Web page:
Elapsed time from device placement to imaging examination averaged 41.9 months (range: 3–147); there were 23 scans in total (orbital CT = 15 and orbital MRI = 8). Indications for imaging included facial pain (n = 11), orbital pain or swelling (n = 6), concern for orbital cellulitis (n = 3), unilateral vision loss (n = 2), and proptosis (n = 1). The Spearman's correlation coefficient indicated strong inter-rater reliability on recognition of lacrimal gland flattening (r = 0.91), posterior displacement (r = 0.86), fat stranding (r = 0.82), and proptosis (r = 1.0). The typical orbital imaging findings on CT and MRI are shown in [Figure 2]. A side-by-side comparison of a patient before versus after GDI placement is shown in [Figure 3].
Figure 2: Typical appearance of GDI and lacrimal gland on various imaging modalities. (a) Axial T2 MRI of the brain of a 45-year-old woman with left superotemporal AGV for chronic angle-closure glaucoma (40 months after GDI). The GDI appears as a dark curvilinear structure, with bright linear signals representing bleb fluid on the deep and superficial surfaces of the device plate. The lacrimal gland is flattened and posteriorized compared to the unoperated side. (b) Axial T1 fat-saturated sequence of a 56-year-old woman with a left BGI for uveitic glaucoma (15 months after GDI). A thin bright line of the bleb fluid is collected over the dark curvilinear device plate. There are also commonly seen intermediate density soft tissue changes surrounding the GDI surface, as well as flattening and posteriorization of the lacrimal gland. (c) Same patient in B, T2 FLAIR sequence.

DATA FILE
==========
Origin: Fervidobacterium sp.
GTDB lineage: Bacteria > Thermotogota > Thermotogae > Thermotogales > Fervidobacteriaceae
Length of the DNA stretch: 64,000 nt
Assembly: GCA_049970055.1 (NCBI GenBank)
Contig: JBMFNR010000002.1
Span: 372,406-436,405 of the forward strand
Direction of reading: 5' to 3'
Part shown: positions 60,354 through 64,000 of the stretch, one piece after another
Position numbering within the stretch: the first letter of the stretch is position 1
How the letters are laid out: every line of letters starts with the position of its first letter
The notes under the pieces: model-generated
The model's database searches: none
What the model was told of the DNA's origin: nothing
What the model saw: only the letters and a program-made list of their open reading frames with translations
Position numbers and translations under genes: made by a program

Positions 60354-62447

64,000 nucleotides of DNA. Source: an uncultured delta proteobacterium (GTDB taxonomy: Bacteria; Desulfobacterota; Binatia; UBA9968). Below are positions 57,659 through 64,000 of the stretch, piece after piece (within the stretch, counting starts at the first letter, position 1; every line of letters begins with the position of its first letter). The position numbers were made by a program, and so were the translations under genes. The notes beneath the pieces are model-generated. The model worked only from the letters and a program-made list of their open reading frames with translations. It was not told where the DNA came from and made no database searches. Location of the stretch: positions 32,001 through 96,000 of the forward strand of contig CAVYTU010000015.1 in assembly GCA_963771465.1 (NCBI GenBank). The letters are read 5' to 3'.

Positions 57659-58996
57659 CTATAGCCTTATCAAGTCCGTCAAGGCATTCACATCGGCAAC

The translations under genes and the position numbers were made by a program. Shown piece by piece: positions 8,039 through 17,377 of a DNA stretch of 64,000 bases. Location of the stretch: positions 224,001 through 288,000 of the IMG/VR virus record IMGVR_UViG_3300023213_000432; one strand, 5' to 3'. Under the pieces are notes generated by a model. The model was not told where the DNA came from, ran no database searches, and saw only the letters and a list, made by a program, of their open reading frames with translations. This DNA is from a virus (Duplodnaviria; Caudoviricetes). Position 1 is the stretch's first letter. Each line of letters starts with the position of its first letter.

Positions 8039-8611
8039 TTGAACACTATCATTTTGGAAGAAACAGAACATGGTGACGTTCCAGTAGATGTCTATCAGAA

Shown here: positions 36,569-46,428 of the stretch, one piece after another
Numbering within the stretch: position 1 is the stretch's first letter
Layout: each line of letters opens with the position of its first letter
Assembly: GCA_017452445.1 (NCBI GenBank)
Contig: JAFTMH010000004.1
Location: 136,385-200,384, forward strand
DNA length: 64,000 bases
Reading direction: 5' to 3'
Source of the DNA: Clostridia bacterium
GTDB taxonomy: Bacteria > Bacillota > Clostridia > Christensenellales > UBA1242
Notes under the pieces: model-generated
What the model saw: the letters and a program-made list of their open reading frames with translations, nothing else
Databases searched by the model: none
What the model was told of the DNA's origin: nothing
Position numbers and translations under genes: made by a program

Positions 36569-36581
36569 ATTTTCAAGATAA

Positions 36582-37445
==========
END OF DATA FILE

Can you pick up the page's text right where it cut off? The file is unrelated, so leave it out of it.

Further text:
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Figure 3: Coronal maxillofacial CT images of a 44-year-old man, shown side by side for comparison of the orbits before versus after GDI surgery. (a) Two years prior to GDI placement. (b) Same patient, 1 month after surgery, showing a localized fluid collection laterally and displacement of the lacrimal gland tissue.

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On quantitative assessment using ImageJ, the mean lacrimal gland volume in control orbits was 0.71 cm 3 on the right and 0.698 cm 3 on the left; there was no significant difference between the two sides (P = 0.124) [Table 1]. A significant difference was found between orbits with GDI (0.616 cm 3) and control orbits (0.704 cm 3) with respect to lacrimal gland volume (P = 0.040). Compared to those in the control orbits, the lacrimal glands in orbits with GDIs showed flattening and posteriorization, with decreased coronal width (3.8 mm with GDI compared to 5.2 mm without; P= 0.009) and increased axial length (15.4 mm with GDI compared to 14.6 mm without; P= 0.012). There was no significant change in the lacrimal gland volume in relation to elapsed time since GDI placement (P = 0.48) when comparing subgroups of patients who were imaged 0–4 months, 5–8 months, 9–12 months, and >1 year after surgery; however, the subgroups were small (n = 2, 1, 0, and 10 patients). There was a trend toward lower gland volumes in patients with 350-mm 2 BGI compared to those with AGV or MI (P = 0.084).